I found this sticker on the ground the morning after Scott Walker won the recall election and sighed.
As Fighting Bob LaFollette said long ago, “Mere passive citizenship is not enough.” At the very least, why can’t Americans vote at more than the a 50-60% level? Many countries turn out far more of their citizens to vote—we tend to take our precious democracy for granted when we shouldn’t.
The night of June 5, after sixteen months of working very hard—especially in the last four days—I was exhausted and heartbroken when I heard the election results. My first thought was, I’ll never work like this again because it hurts too much to lose. When I simply cast a vote, my investment is much smaller and my loss less painful . . .
By the next morning, I learned it was likely that Democrats had taken back the Senate by a slim margin. Since control of the Senate is a powerful step toward balance and fair representation, that was very encouraging news.
But I had already decided that it was well worth working so hard for 16 months! Here’s why:
1. It was so much fun making new friends and working hard together with joyful determination and shared purpose. I mean, I even got to sing backup with the Solidarity Sing Along for Jackson Browne and Tom Morello! Who would have guessed?
2. It was all a learning experience. Sixteen months ago I knew nothing about our state government and its proud history as the laboratory of democracy. I did not l know how to use social media—or all of the words to 30 songs and labor ballads.
3. It was an enormous privilege to witness the birth of a new and important movement that is just beginning and will continue. Protecting our democracy and fighting for economic justice will be a lifetime project for me I suspect.
4. I hung around very spunky, admirable people and learned from them how to be bold, work hard, and stand up for what I think is right. And when we lost our bid to recall Scott Walker, there were lots of people to hug.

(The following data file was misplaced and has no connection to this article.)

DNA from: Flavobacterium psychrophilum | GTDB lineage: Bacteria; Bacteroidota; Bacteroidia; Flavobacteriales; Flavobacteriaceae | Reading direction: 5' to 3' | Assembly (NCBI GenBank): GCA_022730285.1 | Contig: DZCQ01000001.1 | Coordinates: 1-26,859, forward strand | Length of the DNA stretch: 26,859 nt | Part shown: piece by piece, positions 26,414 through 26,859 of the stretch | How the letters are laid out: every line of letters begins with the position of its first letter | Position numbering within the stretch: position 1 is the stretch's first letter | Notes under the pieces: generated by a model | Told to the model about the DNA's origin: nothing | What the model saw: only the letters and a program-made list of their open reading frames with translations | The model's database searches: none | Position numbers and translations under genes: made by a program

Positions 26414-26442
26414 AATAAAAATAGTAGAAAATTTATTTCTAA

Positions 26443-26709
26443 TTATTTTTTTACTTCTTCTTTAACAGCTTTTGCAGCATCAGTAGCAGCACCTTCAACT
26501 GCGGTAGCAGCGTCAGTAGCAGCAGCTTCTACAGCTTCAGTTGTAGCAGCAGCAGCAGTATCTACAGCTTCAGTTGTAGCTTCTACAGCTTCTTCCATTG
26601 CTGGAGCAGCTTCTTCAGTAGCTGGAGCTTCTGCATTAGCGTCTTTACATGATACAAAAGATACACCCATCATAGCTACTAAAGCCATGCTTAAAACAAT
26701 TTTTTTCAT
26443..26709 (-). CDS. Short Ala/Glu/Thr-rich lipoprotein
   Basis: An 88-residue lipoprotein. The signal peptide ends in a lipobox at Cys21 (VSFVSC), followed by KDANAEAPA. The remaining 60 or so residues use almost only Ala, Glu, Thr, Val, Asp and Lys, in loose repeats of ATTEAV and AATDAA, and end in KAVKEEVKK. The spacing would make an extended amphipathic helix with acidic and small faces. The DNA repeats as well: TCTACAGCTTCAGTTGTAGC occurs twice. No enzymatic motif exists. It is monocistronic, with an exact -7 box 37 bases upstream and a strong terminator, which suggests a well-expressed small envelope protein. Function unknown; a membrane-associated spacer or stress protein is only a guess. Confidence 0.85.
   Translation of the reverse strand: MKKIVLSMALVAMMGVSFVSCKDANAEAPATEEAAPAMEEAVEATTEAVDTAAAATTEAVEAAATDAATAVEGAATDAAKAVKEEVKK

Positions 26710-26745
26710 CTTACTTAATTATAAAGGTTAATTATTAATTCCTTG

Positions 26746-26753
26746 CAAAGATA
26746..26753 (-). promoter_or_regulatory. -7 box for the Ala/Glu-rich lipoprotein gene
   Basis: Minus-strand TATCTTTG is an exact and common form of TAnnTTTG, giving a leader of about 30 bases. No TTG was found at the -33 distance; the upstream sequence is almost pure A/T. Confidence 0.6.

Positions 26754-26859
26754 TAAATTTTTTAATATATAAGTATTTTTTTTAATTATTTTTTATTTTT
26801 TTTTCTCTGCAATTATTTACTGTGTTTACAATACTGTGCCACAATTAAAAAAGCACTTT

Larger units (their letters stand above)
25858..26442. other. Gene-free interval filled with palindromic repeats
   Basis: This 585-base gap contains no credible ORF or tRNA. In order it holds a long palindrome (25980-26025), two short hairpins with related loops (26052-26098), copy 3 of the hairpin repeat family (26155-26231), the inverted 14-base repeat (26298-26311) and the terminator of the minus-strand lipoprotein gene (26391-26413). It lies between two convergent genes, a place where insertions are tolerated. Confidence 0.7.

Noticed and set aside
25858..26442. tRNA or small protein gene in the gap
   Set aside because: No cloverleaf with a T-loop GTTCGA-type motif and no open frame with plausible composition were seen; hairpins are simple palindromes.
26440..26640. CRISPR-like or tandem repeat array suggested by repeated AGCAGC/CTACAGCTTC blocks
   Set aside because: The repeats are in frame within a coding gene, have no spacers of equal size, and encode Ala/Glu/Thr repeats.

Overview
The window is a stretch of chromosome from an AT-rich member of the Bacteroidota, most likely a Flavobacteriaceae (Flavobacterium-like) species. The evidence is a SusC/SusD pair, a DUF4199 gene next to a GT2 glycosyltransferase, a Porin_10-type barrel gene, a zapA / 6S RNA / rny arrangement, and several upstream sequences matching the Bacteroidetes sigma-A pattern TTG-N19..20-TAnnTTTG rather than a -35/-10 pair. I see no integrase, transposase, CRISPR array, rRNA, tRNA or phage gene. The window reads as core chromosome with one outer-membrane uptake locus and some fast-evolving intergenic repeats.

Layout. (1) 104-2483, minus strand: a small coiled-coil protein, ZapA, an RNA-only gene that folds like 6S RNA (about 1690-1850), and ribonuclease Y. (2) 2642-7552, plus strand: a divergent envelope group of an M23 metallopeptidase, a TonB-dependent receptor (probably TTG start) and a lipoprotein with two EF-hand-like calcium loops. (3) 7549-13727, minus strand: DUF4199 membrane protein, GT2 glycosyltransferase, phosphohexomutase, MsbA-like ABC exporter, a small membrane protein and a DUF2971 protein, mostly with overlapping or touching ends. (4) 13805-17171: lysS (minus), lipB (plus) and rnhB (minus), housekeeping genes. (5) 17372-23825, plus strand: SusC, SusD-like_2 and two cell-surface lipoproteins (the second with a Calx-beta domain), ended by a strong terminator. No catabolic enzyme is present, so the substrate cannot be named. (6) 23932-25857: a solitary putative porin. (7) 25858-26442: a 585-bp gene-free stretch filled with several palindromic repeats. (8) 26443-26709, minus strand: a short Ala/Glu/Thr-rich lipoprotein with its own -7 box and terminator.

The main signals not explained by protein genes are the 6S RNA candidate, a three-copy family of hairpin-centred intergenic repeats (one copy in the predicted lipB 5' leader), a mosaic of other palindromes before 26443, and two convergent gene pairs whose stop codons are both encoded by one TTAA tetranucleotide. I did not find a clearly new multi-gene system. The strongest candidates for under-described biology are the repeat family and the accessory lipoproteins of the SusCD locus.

5. I’ve learned that our power is in our creativity and in trusting relationships. I’ve never been a witness to such enormous creativity from so many people. (And I majored in art!) Please watch this video for some homemade grassroots inspiration. A highlight for me was holding the lights one night on an overpass. http://www.youtube.com/watch?v=2UE249ah5K4&feature=youtu.be
6. I’ve learned about the corrupting effect of Citizens United on our democracy. Posterboard and people power are very effective ways to bring visibility to an election, but sadly, were not enough to beat a billionaire–funded campaign flooding the airwaves with Walker’s misinformation since November. Please read this article and check out the graph showing Walker’s astonishing spending advantage vs Barrett. Also remember Walker had been campaigning for seven months. Barrett was his opponent for four short weeks. It begs the question, “Did Wisconsin have an Election or an Auction$$$ on June 5?”
After a rest from our labor, we’ll need to learn from what we’ve done so far and dig deep for more ways to win an election when wildly outspent. The rest of the country will have to learn how to do that, too, if the far right is to be defeated in any election.
(And can we please ban political TV ads and phone calls? People are fed up with it all and would be ripe for insisting that their lawmakers pass a bi-partisan law here in Wisconsin.)